dir. Tommy Boulding
Making his feature debut with this British twist on The Most Dangerous Game, director Tommy Boulding tells the story of a gang of thieves whose attempt to rob a stately home falls apart when the upper-class owners capture them and reveal their sinister intentions: donning typical fox-hunting gear, the aristocracy intend to hunt the intruders for sport.
Ray Bogdanovich and Dean Lines’ screenplay shines with rich characterisation, highlighting how the thieves are trying to persevere with the deck stacked against them: ringleader Leon (Nobuse Jnr) is striving to put younger brother Chaz (Malachi Pullar-Latchman) through Uni, whilst Vix (Hannah Raylen) knows she inhabits a corrupt world and would rather be a thief than work for one. The determined performances bring these characters alive, ensuring it’s easy to care for them and make any losses truly hurt.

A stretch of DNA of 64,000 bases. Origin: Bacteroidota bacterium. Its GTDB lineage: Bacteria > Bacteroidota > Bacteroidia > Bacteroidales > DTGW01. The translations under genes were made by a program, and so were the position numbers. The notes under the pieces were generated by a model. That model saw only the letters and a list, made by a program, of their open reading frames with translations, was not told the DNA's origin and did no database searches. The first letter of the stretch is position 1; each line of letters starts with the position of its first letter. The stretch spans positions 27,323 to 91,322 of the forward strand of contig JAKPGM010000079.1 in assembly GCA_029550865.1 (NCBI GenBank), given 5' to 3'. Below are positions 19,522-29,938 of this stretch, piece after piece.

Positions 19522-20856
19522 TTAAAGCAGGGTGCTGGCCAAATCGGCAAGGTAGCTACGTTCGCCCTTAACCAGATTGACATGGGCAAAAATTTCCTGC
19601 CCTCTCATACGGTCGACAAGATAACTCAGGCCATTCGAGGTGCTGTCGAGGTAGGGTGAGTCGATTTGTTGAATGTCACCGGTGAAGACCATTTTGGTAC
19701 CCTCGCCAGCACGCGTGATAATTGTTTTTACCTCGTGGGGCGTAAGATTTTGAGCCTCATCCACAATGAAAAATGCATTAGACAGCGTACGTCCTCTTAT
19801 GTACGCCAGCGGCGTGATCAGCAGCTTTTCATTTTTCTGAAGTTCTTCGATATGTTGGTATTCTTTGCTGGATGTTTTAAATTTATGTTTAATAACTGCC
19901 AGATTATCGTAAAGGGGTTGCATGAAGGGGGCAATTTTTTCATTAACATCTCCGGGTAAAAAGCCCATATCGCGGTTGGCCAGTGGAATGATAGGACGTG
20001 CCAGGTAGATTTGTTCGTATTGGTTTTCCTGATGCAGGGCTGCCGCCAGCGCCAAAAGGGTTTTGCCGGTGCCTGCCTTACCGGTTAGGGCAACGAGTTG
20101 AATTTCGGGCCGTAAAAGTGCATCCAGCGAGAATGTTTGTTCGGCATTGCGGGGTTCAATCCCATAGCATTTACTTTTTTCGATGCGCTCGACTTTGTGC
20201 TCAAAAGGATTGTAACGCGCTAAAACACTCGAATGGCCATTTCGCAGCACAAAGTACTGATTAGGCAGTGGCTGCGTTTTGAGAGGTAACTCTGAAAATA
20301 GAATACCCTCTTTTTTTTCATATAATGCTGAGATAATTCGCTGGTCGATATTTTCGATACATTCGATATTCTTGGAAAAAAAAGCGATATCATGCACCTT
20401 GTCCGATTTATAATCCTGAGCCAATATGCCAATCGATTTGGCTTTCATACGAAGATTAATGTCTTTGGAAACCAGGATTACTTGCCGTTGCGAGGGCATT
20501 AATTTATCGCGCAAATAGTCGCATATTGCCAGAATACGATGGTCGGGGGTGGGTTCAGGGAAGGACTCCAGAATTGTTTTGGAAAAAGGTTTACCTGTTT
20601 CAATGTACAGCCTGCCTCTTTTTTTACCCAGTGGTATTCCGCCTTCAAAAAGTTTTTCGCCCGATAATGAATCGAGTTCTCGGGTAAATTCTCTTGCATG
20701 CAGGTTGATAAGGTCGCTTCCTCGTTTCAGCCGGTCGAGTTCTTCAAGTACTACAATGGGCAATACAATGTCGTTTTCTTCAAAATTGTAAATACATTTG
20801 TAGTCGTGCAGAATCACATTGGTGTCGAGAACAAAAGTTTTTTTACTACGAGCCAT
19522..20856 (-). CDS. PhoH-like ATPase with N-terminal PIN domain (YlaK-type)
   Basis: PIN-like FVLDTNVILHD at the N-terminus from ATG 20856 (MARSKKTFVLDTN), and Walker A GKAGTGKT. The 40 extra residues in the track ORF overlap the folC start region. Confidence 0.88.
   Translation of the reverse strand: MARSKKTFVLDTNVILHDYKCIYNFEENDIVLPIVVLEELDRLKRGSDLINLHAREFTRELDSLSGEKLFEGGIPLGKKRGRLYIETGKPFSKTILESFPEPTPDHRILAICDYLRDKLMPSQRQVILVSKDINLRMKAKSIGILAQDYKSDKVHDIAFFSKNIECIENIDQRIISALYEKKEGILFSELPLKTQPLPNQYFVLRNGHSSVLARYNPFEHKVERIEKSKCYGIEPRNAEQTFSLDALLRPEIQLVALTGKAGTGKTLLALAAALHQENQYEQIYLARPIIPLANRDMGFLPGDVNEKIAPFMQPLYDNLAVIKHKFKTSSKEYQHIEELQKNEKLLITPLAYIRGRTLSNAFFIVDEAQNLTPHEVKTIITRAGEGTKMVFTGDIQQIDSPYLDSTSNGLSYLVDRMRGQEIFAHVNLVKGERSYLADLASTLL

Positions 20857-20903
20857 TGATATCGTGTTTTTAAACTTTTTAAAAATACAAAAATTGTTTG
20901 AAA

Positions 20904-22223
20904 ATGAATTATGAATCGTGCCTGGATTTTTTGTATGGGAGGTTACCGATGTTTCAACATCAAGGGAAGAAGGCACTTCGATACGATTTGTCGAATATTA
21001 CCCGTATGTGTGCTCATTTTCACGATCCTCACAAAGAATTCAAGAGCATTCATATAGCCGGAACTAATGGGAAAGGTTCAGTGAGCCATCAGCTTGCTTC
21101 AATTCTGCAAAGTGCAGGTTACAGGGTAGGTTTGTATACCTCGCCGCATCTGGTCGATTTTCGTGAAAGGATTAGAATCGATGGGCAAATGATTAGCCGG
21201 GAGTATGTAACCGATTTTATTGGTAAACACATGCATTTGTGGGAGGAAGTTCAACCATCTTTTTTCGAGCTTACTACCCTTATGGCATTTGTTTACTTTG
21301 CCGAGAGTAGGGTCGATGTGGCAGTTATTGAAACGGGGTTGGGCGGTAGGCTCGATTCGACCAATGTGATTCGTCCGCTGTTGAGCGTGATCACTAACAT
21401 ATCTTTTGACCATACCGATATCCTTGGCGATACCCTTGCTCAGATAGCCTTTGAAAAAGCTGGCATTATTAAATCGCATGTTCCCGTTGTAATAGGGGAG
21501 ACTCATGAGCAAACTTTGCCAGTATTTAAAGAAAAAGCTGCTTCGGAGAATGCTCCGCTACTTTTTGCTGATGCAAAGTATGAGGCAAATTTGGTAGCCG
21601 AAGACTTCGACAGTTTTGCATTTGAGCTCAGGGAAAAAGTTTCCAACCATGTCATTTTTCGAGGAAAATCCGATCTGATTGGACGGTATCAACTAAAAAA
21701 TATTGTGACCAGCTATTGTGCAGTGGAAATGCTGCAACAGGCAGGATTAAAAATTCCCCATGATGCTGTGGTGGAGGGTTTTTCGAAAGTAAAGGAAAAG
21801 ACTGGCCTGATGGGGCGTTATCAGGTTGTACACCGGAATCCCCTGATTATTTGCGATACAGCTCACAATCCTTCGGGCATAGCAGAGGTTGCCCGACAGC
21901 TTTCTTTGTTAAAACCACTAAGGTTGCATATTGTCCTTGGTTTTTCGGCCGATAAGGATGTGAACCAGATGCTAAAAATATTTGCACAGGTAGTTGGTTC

Hunting them are the upper-class Redwick family who merely see the game as “tradition”, led with hissable relish by matriarch Katherine (Samantha Bond). These privileged figures spend their time looking down upon the working class yet have the audacity to lecture them in the “nobility” of their struggle, and in a time when many Brits worry about affording food and energy bills it all hits uncomfortably close to home.
What’s particularly impactful is Chaz’s arc, as his hopes crumble and he realises how the situation is rigged against him and other working-class folk. No matter how many rules are broken and lives lost, lawful justice won’t make things right when those with status and privilege act as corrupt puppeteers.
© James Rodrigues